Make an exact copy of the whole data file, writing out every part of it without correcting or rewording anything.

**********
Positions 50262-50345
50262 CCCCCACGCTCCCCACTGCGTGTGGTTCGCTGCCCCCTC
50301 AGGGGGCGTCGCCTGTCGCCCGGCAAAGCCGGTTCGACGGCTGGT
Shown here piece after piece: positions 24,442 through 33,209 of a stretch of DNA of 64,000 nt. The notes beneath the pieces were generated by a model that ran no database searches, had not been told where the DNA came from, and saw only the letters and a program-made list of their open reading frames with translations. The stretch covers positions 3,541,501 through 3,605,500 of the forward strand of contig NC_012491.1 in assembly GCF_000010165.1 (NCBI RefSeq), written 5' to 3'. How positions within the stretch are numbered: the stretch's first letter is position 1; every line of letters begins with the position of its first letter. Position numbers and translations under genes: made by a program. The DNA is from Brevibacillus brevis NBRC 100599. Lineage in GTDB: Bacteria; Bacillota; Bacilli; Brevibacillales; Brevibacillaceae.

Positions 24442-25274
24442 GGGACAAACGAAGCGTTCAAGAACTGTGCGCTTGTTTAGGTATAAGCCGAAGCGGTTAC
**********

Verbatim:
Positions 50262-50345
50262 CCCCCACGCTCCCCACTGCGTGTGGTTCGCTGCCCCCTC
50301 AGGGGGCGTCGCCTGTCGCCCGGCAAAGCCGGTTCGACGGCTGGT
Shown here piece after piece: positions 24,442 through 33,209 of a stretch of DNA of 64,000 nt. The notes beneath the pieces were generated by a model that ran no database searches, had not been told where the DNA came from, and saw only the letters and a program-made list of their open reading frames with translations. The stretch covers positions 3,541,501 through 3,605,500 of the forward strand of contig NC_012491.1 in assembly GCF_000010165.1 (NCBI RefSeq), written 5' to 3'. How positions within the stretch are numbered: the stretch's first letter is position 1; every line of letters begins with the position of its first letter. Position numbers and translations under genes: made by a program. The DNA is from Brevibacillus brevis NBRC 100599. Lineage in GTDB: Bacteria; Bacillota; Bacilli; Brevibacillales; Brevibacillaceae.

Positions 24442-25274
24442 GGGACAAACGAAGCGTTCAAGAACTGTGCGCTTGTTTAGGTATAAGCCGAAGCGGTTAC